Dreisbach,”Reading the Bible With the Founding Fathers”

I’m very pleased to give this notice of Professor Daniel L. Dreisbach’s new book, Reading the Bible With the Founding Fathers, which will be published by Oxford University Press in dreisbach-bookDecember. Professor Dreisbach is one of the most important scholars of religion in the founding generation. His earlier book, Thomas Jefferson and the Wall of Separation Between Church and State, as well as his edited volumes, Religion and Politics in the Early Republic: Jasper Adams and the Church-State Debate, and The Forgotten Founders on Religion and Public Life, offer vital and erudite insight about the relationship of church and state in the early republic. This volume looks to be essential reading for anyone interested in this area. The publisher’s description follows.

No book was more accessible or familiar to the American founders than the Bible, and no book was more frequently alluded to or quoted from in the political discourse of the age. How and for what purposes did the founding generation use the Bible? How did the Bible influence their political culture?

Shedding new light on some of the most familiar rhetoric of the founding era, Daniel Dreisbach analyzes the founders’ diverse use of scripture, ranging from the literary to the theological. He shows that they looked to the Bible for insights on human nature, civic virtue, political authority, and the rights and duties of citizens, as well as for political and legal models to emulate. They quoted scripture to authorize civil resistance, to invoke divine blessings for righteous nations, and to provide the language of liberty that would be appropriated by patriotic Americans.

Reading the Bible with the Founding Fathers broaches the perennial question of whether the American founding was, to some extent, informed by religious-specifically Christian-ideas. In the sense that the founding generation were members of a biblically literate society that placed the Bible at the center of culture and discourse, the answer to that question is clearly “yes.” Ignoring the Bible’s influence on the founders, Dreisbach warns, produces a distorted image of the American political experiment, and of the concept of self-government on which America is built.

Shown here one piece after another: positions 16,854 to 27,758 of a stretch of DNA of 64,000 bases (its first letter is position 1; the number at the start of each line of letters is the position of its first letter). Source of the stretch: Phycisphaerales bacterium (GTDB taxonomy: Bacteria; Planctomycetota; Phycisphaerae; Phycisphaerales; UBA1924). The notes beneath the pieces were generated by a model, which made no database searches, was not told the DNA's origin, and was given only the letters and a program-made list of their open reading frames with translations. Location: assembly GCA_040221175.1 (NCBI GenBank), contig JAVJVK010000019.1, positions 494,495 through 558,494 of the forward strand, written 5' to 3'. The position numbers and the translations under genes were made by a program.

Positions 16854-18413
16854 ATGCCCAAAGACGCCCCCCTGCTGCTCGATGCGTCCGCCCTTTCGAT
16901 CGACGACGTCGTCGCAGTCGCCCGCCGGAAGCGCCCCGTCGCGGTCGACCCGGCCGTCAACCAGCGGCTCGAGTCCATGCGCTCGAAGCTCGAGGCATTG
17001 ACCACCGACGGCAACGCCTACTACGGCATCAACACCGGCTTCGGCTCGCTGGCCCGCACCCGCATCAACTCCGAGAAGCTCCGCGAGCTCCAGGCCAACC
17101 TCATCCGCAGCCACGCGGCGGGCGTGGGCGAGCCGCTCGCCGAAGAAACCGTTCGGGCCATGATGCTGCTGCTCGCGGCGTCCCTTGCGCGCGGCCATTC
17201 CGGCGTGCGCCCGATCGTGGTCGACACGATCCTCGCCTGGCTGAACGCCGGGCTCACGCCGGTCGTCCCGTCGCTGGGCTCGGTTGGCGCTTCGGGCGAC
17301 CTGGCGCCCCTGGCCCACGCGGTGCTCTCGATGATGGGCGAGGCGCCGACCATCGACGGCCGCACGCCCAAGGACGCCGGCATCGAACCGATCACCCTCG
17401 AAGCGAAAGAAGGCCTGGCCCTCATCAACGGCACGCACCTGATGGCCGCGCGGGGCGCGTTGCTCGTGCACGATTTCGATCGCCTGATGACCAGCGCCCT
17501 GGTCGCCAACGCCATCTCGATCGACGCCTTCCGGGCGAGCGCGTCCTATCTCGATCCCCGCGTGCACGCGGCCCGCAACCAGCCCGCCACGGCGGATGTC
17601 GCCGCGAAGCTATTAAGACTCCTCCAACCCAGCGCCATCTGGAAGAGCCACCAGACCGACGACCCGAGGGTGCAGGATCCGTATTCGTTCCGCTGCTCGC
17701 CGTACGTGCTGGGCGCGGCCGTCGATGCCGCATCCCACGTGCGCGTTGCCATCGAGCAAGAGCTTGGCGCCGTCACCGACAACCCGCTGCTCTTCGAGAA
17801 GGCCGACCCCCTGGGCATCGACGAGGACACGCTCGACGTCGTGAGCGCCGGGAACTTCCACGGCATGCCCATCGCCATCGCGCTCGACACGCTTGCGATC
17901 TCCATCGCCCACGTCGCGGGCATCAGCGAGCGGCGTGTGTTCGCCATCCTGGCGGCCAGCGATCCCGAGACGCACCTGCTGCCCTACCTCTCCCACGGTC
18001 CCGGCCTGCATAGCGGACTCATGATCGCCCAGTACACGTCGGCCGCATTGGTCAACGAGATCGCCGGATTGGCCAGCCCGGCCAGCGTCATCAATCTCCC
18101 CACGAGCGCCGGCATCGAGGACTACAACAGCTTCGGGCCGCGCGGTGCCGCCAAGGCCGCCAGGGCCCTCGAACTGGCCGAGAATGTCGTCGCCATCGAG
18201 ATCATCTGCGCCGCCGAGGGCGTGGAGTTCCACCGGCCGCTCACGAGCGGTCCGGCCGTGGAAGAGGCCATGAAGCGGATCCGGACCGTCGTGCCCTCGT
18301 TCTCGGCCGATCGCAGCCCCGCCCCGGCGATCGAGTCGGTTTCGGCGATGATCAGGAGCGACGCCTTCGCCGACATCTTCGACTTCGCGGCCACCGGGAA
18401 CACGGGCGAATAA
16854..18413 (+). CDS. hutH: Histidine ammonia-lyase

“Churches in the Ukrainian Crisis” (Krawchuk & Bremer, eds.)

Next month, Palgrave Macmillan will release “Churches in the Ukrainian Crisis,” edited by Andrii Krawchuk (University of Sudbury) and Thomas Bremer (University of Münster).  The publisher’s description follows:

This volume explores the churches of Ukraine and their involvement in the recent movement for social justice and dignity within the country. In November of 2013, 9783319341439citizens of Ukraine gathered on Kyiv’s central square (Maidan) to protest against a government that had reneged on its promise to sign a trade agreement with Europe. The Euromaidan protest included members of various Christian churches in Ukraine, who stood together and demanded government accountability and closer ties with Europe. In response, state forces massacred over one hundred unarmed civilians. The atrocity precipitated a rapid sequence of events: the president fled the country, a provisional government was put in place, and Russia annexed Crimea and intervened militarily in eastern Ukraine. An examination of Ukrainian churches’ involvement in this protest and the fall-out that it inspired opens up other questions and discussions about the churches’ identity and role in the country’s culture and its social and political history. Volume contributors examine Ukrainian churches’ historical development and singularity; their quest for autonomy; their active involvement in identity formation; their interpretations of the war and its causes; and the paths they have charted toward peace and unity.

Catterall, “Labour and the Free Churches, 1918-1939”

This month, Bloomsbury Publishing releases “Labour and the Free Churches, 1918-1939: Radicalism, Righteousness, and Religion,” by Peter Catterall (University of Westminster). The publisher’s description follows: